Here’s a link to an old web page which credibly addresses the tachyonic neutrino hypothesis:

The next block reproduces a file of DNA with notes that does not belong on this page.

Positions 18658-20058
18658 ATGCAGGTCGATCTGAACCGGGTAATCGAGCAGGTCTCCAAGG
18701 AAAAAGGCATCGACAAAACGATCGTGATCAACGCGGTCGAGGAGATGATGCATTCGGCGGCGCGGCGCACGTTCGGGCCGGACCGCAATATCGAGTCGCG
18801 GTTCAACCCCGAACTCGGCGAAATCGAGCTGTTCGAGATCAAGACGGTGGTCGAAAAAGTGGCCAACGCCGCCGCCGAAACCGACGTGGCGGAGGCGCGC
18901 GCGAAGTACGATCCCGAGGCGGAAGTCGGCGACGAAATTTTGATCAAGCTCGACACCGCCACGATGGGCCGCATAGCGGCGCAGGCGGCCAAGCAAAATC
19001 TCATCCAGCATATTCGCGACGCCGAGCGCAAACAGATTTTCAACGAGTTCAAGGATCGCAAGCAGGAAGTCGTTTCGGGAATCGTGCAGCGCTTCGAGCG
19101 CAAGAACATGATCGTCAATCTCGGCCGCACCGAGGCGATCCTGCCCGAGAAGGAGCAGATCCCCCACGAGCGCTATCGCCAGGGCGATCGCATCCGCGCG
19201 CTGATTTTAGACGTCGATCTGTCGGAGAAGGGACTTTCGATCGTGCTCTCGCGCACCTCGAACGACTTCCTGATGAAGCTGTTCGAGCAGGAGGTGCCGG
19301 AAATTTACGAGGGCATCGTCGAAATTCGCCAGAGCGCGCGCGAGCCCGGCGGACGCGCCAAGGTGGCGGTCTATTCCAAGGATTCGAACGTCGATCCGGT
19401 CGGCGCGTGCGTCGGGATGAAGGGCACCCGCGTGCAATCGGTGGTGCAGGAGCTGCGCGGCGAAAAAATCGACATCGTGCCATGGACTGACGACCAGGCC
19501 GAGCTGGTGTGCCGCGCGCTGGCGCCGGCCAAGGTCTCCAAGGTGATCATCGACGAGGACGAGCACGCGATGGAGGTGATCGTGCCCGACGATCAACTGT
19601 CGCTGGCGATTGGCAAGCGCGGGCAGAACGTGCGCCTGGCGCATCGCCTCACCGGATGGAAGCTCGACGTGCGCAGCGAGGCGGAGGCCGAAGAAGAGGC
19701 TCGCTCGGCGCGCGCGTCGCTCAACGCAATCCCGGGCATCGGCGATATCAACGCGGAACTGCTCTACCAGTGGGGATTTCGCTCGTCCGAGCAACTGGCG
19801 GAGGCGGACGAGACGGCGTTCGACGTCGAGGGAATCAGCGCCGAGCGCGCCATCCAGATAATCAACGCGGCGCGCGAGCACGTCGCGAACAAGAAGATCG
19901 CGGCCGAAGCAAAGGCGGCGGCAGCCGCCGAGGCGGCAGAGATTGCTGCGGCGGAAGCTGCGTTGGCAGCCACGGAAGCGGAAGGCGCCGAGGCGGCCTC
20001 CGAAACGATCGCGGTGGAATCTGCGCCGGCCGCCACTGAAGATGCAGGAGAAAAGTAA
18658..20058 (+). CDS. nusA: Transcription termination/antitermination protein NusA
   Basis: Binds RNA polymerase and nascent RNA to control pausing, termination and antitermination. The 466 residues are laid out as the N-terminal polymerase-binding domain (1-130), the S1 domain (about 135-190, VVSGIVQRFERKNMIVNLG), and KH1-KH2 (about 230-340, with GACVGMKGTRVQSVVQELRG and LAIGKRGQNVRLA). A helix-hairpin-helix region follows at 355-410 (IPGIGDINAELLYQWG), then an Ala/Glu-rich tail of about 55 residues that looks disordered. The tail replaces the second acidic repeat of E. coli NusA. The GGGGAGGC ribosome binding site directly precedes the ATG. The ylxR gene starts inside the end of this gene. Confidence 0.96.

It goes back a way (1992), but gives the gist of some of the real (i.e., experimental) physics issues involved in dealing with neutrinos. Cramer has written other columns e.g., on whether there is a consistent theory of tachyons. Don’t agree with everything he writes. E.g., he thinks the neutrino is “probably not” a tachyon, but how do you come up with such a probability other than from experiment? Tritium beta decay experiments from the 90’s were at least 96.5% in the negative mass squared regime, and later experiments were appearing to boost this number even closer to 100% when people stopped calculating it. Also, he didn’t mention the Mont Blanc neutrinos (flavour not known) that were received 4.7 hours earlier than the Kamiokande II and IMB neutrinos pulses (the Kamiokande burst consisted entirely of electron neutrinos). The Mont Blanc signal has been labelled a “highly improbable spurious burst”, but the only reason given for this is that its existence doesn’t fit the most plausible model of supernova core collapse. If the Mont Blanc signal consisted of tachyonic muon neutrinos, then they could have beaten the electron neutrinos & a back-of-the-envelope calc. shows the tachyonic mass parameter to be around 1 keV, which is well within experimental bounds of m^2 measurements given by other experiments. Also, this would be independent of the supernova model since it involves a different assumption about the dynamics of the neutrino. OK, there’s a lot more to it than that, since one needs a valid quantum field theory (QFT) of tachyons, but that’s what I’ve been cogitating on since 1998 & I think there is one which is so far working. At least from what I’ve seen, I’m pretty doubtful that a direct, rigorous proof of nonexistence of every kind of tachyonic QFT will ever be found.